I guess in some part of my consciousness I hold out hope that people are praying for me. But even with this hope in my heart it’s clear I must not really anticipate I will actually be on the receiving end of that kind of grace—the grace someone prayed they might be able to demonstrate toward me, before they even knew me.
“So what are you going to speak about?” Aneata asked me.
“I’m going to talk about God,” I told Aneata.
It was a make-it-or-break-it answer. Like telling people my husband is a minister. It’s vague but also specific. It opens a door but could close a few. It speaks volumes but also might generate more questions. “I’m going to tell the women how much God loves them,” I said, unprompted by Aneata.
“We need that,” she said . . . . Her co-worker looked at us from the corner of his eye. Just then, another man behind the counter, talking with his co-workers, let out the most beautiful sound. It was sparkling and bright and soulful and free and sincere and true and unashamed. He was laughing. Was he laughing at something someone said? It was hard to be sure from my side of the counter. But he seemed to have burst open with joy—and this man had been gifted with a glorious laugh.
“That,” I said, “is the best laugh ever!”
The kindness and joy of these workers at a car rental counter in a bustling, metropolitan airport was washing away my gruff exterior. I felt my travel-weary self begin to come to life again. It was a tiny resurrection. Someone had hit the reset button on my soul. In fact, another of Aneata’s co-workers said that very thing. He had been watching and listening to Aneata and me. He looked at me and said, “Like a reset button, right?”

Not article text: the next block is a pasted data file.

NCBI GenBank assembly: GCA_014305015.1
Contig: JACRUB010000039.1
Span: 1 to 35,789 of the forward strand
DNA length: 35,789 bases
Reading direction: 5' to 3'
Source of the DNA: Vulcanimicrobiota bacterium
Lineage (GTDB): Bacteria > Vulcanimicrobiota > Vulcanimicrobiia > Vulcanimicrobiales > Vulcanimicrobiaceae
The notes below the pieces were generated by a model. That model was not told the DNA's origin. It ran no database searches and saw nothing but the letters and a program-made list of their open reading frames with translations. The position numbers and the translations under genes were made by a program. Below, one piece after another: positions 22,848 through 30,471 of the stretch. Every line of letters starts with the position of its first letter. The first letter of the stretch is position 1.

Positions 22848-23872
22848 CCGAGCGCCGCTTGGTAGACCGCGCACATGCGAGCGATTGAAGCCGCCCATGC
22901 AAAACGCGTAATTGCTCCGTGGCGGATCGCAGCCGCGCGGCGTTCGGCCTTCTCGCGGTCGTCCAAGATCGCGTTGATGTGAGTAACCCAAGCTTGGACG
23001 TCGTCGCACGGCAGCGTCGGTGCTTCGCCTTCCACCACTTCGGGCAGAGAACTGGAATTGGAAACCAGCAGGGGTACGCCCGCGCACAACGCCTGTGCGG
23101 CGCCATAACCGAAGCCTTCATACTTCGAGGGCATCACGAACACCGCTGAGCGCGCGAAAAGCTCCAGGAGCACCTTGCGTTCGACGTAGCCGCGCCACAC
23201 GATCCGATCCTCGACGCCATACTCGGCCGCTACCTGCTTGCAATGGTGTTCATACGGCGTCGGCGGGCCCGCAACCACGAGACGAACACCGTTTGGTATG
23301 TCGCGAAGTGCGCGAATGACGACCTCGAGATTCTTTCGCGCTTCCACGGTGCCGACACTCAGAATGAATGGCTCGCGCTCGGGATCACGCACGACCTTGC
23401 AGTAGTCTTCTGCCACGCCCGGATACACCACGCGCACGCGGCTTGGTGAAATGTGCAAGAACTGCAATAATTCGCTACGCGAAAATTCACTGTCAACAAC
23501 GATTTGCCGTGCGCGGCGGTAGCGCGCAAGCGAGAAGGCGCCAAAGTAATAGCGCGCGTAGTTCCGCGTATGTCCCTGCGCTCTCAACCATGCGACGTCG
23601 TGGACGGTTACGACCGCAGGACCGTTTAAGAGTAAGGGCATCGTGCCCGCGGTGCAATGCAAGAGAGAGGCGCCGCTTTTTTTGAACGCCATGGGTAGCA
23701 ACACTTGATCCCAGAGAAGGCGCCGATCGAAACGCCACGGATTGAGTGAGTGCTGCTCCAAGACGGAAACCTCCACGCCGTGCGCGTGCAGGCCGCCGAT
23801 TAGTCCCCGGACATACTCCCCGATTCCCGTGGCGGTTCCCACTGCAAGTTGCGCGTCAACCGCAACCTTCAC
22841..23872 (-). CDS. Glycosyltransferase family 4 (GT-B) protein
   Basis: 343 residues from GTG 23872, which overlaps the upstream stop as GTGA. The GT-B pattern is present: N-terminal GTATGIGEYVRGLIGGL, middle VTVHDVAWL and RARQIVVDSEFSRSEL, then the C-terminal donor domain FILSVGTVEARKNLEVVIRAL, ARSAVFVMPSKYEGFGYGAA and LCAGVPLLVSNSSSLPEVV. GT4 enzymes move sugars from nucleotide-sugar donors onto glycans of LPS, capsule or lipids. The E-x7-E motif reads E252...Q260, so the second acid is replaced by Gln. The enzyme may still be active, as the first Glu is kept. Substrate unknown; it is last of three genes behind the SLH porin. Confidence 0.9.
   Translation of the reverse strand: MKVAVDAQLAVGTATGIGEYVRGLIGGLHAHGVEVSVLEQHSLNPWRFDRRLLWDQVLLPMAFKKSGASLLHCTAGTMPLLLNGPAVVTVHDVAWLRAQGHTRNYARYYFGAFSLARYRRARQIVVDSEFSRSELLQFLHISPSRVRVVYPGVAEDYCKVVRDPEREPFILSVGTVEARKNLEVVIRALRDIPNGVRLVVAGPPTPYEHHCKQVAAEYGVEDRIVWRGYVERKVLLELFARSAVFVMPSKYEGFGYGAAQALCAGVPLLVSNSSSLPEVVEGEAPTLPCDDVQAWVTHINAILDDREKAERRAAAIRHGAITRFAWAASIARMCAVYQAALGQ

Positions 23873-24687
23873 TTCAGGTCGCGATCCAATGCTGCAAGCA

“That’s right,” I said. “A reset button.” I was talking metaphorically, but the true meaning of my words was more like, “Bless me, Father, for I have sinned.”
I’d brought my grumpy self with my ugly attitude into these people’s space, and they had returned my gruffness with grace. They provided the opportunity for God to reach through and warm my heart—and the laughter had been the cincher. The car rental people were my confessors, and they humbly wore their cassocks—which looked like red polyester vests—as they willing listened to me. And maybe they had prayed together that morning. But maybe not.
“Maybe I can do for these women what you’ve all done for me here, today,” I said.
“All right, now,” Aneata’s co-worker said, waving his hand in my direction. Aneata slid my paperwork over to me and said, “It’s all good,” which sounded a lot to me like, “Your sins are forgiven. Go in peace.”
We all need confessors. We need people who will take us as we are and let us be that way. We need people who won’t try to change us simply because we’ve shown them that we know we can be improved on. We need people who receive our sincere apology and let it be just that. “My bad,” we say. And they say, “It’s all good.” And mean it.